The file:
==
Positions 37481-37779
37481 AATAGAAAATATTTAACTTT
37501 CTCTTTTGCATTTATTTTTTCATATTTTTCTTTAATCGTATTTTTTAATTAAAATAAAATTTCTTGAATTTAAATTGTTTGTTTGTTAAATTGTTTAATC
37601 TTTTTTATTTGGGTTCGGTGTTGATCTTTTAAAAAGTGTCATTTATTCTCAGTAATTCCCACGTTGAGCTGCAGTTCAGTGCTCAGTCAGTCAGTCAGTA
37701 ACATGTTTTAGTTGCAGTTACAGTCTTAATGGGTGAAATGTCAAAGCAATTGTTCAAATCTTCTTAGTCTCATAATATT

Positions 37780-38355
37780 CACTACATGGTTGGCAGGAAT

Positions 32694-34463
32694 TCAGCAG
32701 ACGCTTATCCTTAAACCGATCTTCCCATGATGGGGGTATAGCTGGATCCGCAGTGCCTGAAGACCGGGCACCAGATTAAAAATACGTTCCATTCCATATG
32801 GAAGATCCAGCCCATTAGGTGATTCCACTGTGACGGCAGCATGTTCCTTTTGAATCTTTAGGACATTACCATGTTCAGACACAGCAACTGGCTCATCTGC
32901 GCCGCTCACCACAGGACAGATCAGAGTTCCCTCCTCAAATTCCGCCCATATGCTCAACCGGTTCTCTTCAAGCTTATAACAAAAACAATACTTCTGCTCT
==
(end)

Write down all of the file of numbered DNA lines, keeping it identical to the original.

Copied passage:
Positions 37481-37779
37481 AATAGAAAATATTTAACTTT
37501 CTCTTTTGCATTTATTTTTTCATATTTTTCTTTAATCGTATTTTTTAATTAAAATAAAATTTCTTGAATTTAAATTGTTTGTTTGTTAAATTGTTTAATC
37601 TTTTTTATTTGGGTTCGGTGTTGATCTTTTAAAAAGTGTCATTTATTCTCAGTAATTCCCACGTTGAGCTGCAGTTCAGTGCTCAGTCAGTCAGTCAGTA
37701 ACATGTTTTAGTTGCAGTTACAGTCTTAATGGGTGAAATGTCAAAGCAATTGTTCAAATCTTCTTAGTCTCATAATATT

Positions 37780-38355
37780 CACTACATGGTTGGCAGGAAT

Positions 32694-34463
32694 TCAGCAG
32701 ACGCTTATCCTTAAACCGATCTTCCCATGATGGGGGTATAGCTGGATCCGCAGTGCCTGAAGACCGGGCACCAGATTAAAAATACGTTCCATTCCATATG
32801 GAAGATCCAGCCCATTAGGTGATTCCACTGTGACGGCAGCATGTTCCTTTTGAATCTTTAGGACATTACCATGTTCAGACACAGCAACTGGCTCATCTGC
32901 GCCGCTCACCACAGGACAGATCAGAGTTCCCTCCTCAAATTCCGCCCATATGCTCAACCGGTTCTCTTCAAGCTTATAACAAAAACAATACTTCTGCTCT